Yeah russians are quitw literal. If you ask them how they are doing they wont give you the american "oh im splendid" they will tell you the truth because you asked for it
this is very confusing: the definition says "evening/night/ a night" so why is "good night" wrong, but "good evening" is correct?
From the point of view of a native Russian speaker, the confusing one here is the English word "night" which can be used to describe evening: "What did you do last night". When translated literally, the answer to this question is absolutely obvious to a Russian: "I slept, what did you expect?!"
So, English "night" can mean both "вечер" and "ночь" in Russian, depending on the context, but not the other way around.
'Добрый' is masculine.
'Доброе' is neuter.
They mean 'good', 'kind'.
'Спокойный (спокойная, спокойное, спокойные)' mean 'calm', 'quiet', 'peaceful'.
'Спокойной ночи' translates to English as 'Good night' but the meaning is more like 'Have a good sleep'.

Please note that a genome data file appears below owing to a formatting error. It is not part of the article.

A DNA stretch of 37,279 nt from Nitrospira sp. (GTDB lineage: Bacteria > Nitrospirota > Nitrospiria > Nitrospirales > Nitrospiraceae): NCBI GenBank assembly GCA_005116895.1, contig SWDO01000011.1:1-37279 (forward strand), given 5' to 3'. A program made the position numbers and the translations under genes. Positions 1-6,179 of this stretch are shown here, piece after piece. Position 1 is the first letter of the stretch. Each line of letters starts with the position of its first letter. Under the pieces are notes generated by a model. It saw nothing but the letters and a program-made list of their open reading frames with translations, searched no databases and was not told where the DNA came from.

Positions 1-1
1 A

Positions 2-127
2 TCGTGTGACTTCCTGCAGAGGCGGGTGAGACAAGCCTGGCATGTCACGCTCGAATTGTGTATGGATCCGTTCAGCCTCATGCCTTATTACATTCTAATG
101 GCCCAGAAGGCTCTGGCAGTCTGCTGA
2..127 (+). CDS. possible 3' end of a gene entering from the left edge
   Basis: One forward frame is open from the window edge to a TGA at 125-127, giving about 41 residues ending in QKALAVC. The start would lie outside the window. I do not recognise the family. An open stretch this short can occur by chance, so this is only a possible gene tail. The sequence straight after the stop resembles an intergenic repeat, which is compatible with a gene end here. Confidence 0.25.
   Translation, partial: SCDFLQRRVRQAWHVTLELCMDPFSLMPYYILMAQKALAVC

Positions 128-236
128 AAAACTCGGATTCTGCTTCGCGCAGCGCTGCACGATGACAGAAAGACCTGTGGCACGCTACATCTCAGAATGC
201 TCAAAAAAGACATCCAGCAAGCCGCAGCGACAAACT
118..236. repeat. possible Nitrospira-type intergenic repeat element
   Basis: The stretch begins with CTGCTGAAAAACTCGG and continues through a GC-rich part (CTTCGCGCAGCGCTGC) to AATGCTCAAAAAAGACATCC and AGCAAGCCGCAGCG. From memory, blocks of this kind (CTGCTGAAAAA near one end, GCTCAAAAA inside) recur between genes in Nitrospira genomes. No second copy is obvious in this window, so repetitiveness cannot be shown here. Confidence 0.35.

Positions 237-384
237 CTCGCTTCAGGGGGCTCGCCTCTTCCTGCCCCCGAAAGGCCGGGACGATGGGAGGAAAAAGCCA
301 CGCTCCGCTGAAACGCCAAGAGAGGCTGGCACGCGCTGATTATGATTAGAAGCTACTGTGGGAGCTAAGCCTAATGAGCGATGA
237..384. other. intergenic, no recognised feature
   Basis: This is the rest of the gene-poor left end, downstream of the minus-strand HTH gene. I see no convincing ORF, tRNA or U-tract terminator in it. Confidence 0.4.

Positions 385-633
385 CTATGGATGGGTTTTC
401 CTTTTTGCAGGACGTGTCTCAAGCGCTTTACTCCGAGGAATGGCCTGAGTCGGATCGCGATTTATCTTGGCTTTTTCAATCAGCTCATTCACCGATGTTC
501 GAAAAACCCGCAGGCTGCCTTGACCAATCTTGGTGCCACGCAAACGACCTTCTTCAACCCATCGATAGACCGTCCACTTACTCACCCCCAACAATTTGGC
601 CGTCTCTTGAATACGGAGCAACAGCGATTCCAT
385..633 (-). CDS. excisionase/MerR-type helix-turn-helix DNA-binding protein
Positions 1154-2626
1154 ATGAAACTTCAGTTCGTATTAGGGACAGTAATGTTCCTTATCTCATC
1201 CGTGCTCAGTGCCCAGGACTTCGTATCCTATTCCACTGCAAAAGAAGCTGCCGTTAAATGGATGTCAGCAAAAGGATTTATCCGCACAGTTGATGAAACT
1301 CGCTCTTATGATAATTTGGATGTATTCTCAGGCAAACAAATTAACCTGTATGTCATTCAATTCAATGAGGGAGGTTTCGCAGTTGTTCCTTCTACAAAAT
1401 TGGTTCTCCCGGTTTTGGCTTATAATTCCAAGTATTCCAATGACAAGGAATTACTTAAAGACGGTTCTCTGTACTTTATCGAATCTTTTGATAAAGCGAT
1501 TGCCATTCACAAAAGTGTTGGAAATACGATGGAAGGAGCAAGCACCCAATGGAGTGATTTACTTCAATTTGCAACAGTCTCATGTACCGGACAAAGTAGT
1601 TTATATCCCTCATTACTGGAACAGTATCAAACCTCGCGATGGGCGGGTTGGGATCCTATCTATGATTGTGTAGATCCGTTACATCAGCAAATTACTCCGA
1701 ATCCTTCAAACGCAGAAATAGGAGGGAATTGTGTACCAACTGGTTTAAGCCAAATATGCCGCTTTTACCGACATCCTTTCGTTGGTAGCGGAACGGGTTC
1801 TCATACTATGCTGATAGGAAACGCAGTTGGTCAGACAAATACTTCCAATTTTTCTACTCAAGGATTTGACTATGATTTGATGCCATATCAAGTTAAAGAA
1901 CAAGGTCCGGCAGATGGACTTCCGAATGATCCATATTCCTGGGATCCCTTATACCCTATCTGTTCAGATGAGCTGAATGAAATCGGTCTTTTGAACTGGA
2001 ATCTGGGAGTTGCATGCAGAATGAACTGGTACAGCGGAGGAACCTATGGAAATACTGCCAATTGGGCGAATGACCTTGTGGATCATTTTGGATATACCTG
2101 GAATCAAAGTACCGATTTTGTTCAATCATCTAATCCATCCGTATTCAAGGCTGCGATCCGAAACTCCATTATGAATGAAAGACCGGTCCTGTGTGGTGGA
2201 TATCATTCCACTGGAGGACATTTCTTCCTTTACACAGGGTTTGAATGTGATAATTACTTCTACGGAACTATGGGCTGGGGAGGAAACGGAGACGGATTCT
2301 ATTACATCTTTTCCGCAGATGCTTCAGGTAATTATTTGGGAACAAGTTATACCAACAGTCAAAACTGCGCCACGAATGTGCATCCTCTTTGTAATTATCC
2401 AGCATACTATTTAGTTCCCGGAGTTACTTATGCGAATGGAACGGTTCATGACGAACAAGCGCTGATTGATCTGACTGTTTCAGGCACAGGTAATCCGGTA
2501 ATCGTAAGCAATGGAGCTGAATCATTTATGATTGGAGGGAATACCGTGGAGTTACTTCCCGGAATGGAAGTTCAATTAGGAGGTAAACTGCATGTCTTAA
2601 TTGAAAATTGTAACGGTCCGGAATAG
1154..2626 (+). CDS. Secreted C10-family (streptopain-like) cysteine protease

Is this word the same as the English word 'vesper' or 'vespertide'? As in 'the time of the vespers (evening prayers)'
'Vesper' comes from the Latin word for night. Вечер comes from the same root as the Latin word. So they are definitely related to each other.
In English "good evening" can be a greeting or a farewell. Is this true of "добрый вечер"?
I'm using the phone app, and my Russian keyboard only has the letter и, not that one with the accent. Does anyone know how to find that character, without using copypaste?
I keep typing evening correctly but it keeps saying typing English and not Russian it's quite annoying
Jestem szczęśliwy, że najpierw nauczyłem się polskiego. Ułatwia przejście na język rosyjski. Wieczor=вечер
Evening = вечер, related to Latin "Vesper" and Greek "Hespera"
Night = ночь, related to French "nuit", Dutch/German "nacht"
With no context given, you should use the literal translation "evening". English seems to have the problem that night and morning begin earlier than in other languages. So, for a Russian (Dutchman/German/Italian/Frenchman/etc.) "What did you do last night" refers to the small hours and not to the period between, let's say 7 and 11 pm. Similarly, "She woke me up at 1 o'clock in the morning" does not translate to the literal word for "morning" in Russian (and other languages), because 1 o'clock is considered to belong to the night, hence ночь.